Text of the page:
To depart with
Depart De*part", v. i. [imp. & p. p. {Departed}; p. pr. & vb. n. {Departing}.] [OE. departen to divide, part, depart, F. d['e]partir to divide, distribute, se d['e]partir to separate one's self, depart; pref. d['e]- (L. de) + partir to part, depart, fr. L. partire, partiri, to divide, fr. pars part. See {Part}.] 1. To part; to divide; to separate. [Obs.] --Shak. [1913 Webster]

2. To go forth or away; to quit, leave, or separate, as from a place or a person; to withdraw; -- opposed to arrive; -- often with from before the place, person, or thing left, and for or to before the destination. [1913 Webster]

I will depart to mine own land. --Num. x. 30. [1913 Webster]

Ere thou from hence depart. --Milton. [1913 Webster]

He which hath no stomach to this fight, Let him depart. --Shak. [1913 Webster]

3. To forsake; to abandon; to desist or deviate (from); not to adhere to; -- with from; as, we can not depart from our rules; to depart from a title or defense in legal pleading. [1913 Webster]

If the plan of the convention be found to depart from republican principles. --Madison. [1913 Webster]

4. To pass away; to perish. [1913 Webster]

The glory is departed from Israel. --1 Sam. iv. 21. [1913 Webster]

5. To quit this world; to die. [1913 Webster]

Lord, now lettest thou thy servant depart in peace. --Luke ii. 29. [1913 Webster]

{To depart with}, to resign; to part with. [Obs.] --Shak. [1913 Webster]


The Collaborative International Dictionary of English. 2000.

Look at other dictionaries:

  • To go with — Go Go, v. i. [imp. {Went} (w[e^]nt); p. p. {Gone} (g[o^]n; 115); p. pr. & vb. n. {Going}. Went comes from the AS, wendan. See {Wend}, v. i.] [OE. gan, gon, AS. g[=a]n, akin to D. gaan, G. gehn, gehen, OHG. g[=e]n, g[=a]n, SW. g[*a], Dan. gaae; cf …   The Collaborative International Dictionary of English

  • To run with — Run Run, v. i. [imp. {Ran}or {Run}; p. p. {Run}; p. pr. & vb. n. {Running}.] [OE. rinnen, rennen (imp. ran, p. p. runnen, ronnen). AS. rinnan to flow (imp. ran, p. p. gerunnen), and iernan, irnan, to run (imp. orn, arn, earn, p. p. urnen); akin… …   The Collaborative International Dictionary of English

  • To walk with God — Walk Walk (w[add]k), v. i. [imp. & p. p. {Walked}; p. pr. & vb. n. {Walking}.] [OE. walken, probably from AS. wealcan to roll, turn, revolve, akin to D. walken to felt hats, to work a hat, G. walken to full, OHG. walchan to beat, to full, Icel.… …   The Collaborative International Dictionary of English

  • depart with — phrasal archaic : to give up : surrender willingly departed with a part Shakespeare …   Useful english dictionary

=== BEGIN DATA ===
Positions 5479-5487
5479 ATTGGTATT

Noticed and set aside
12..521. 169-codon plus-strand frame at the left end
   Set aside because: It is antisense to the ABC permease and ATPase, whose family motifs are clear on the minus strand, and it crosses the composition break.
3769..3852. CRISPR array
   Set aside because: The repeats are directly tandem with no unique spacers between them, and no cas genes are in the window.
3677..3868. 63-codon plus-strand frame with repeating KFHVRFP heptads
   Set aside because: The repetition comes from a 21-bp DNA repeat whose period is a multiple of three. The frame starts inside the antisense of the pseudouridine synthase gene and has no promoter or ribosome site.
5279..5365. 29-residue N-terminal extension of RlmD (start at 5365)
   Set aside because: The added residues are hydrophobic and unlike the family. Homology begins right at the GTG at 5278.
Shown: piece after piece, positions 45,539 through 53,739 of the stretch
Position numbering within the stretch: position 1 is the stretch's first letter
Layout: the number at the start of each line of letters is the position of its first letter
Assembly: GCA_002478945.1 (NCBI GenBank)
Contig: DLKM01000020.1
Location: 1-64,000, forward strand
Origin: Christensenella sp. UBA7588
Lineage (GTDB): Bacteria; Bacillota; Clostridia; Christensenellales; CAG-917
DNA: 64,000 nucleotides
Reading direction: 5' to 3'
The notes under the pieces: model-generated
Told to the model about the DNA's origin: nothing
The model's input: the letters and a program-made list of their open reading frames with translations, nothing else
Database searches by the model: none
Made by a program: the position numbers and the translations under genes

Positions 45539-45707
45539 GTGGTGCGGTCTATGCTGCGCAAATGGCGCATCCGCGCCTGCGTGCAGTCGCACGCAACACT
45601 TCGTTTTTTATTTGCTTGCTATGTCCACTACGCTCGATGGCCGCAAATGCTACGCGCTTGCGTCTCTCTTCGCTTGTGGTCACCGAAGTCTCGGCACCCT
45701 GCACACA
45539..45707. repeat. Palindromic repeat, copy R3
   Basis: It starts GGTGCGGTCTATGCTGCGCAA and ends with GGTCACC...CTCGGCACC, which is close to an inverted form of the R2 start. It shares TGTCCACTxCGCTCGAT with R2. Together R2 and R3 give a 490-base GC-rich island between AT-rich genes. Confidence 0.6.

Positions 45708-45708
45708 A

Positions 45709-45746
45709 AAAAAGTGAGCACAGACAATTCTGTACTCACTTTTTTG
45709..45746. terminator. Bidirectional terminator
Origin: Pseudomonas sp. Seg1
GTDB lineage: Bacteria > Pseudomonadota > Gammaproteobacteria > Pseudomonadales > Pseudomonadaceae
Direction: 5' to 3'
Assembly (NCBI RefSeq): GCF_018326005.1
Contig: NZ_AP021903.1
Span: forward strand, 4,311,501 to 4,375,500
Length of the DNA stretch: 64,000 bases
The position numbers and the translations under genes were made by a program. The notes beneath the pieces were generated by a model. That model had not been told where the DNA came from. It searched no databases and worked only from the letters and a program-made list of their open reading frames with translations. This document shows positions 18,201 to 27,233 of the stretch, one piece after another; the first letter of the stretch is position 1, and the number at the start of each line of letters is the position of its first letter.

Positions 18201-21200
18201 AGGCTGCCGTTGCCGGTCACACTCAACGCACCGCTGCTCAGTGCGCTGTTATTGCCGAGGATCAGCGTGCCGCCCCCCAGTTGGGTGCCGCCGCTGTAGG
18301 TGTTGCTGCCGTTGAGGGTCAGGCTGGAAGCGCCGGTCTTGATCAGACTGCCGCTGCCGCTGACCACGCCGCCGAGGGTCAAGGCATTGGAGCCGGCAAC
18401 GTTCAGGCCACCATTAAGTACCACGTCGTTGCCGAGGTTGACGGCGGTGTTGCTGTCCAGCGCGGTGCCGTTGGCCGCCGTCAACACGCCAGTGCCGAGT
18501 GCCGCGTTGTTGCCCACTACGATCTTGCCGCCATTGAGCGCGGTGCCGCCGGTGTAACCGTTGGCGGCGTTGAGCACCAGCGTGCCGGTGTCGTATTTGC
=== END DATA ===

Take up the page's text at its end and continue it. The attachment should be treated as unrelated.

• Time to Depart — infobox Book | name = Time to Depart orig title = translator = author = Lindsey Davis cover artist = country = United Kingdom language = English series = Marcus Didius Falco genre = Crime publisher = Century, Mysterious Press release date = 1995… …   Wikipedia

  • On the Tendency of Varieties to Depart Indefinitely from the Original Type — Die erste Seite des Ternate Manuskriptes aus der Veröffentlichung im Journal of the Proceedings of the Linnean Society: Zoology vom 20. August 1858 Als Ternate Manuskript (englisch: „Ternate essay“) wird ein mit „Ternate, Februar, 1858“… …   Deutsch Wikipedia

  • What Are You Going to Do with Your Life? — Album par Echo and the Bunnymen Sortie avril 1999 Durée 38 min. 24 Producteur Echo the Bunnymen, Alan Douglas Label London Records …   Wikipédia en Français

  • Depart — De*part , v. i. [imp. & p. p. {Departed}; p. pr. & vb. n. {Departing}.] [OE. departen to divide, part, depart, F. d[ e]partir to divide, distribute, se d[ e]partir to separate one s self, depart; pref. d[ e] (L. de) + partir to part, depart, fr.… …   The Collaborative International Dictionary of English

  • depart — is now used intransitively (without an object) either without any complement or followed by from (a point of departure) or for (a destination). Its use with an object is restricted to the formal or literary phrase depart this life, meaning ‘to… …   Modern English usage

  • To go a-begging — Go Go, v. i. [imp. {Went} (w[e^]nt); p. p. {Gone} (g[o^]n; 115); p. pr. & vb. n. {Going}. Went comes from the AS, wendan. See {Wend}, v. i.] [OE. gan, gon, AS. g[=a]n, akin to D. gaan, G. gehn, gehen, OHG. g[=e]n, g[=a]n, SW. g[*a], Dan. gaae; cf …   The Collaborative International Dictionary of English

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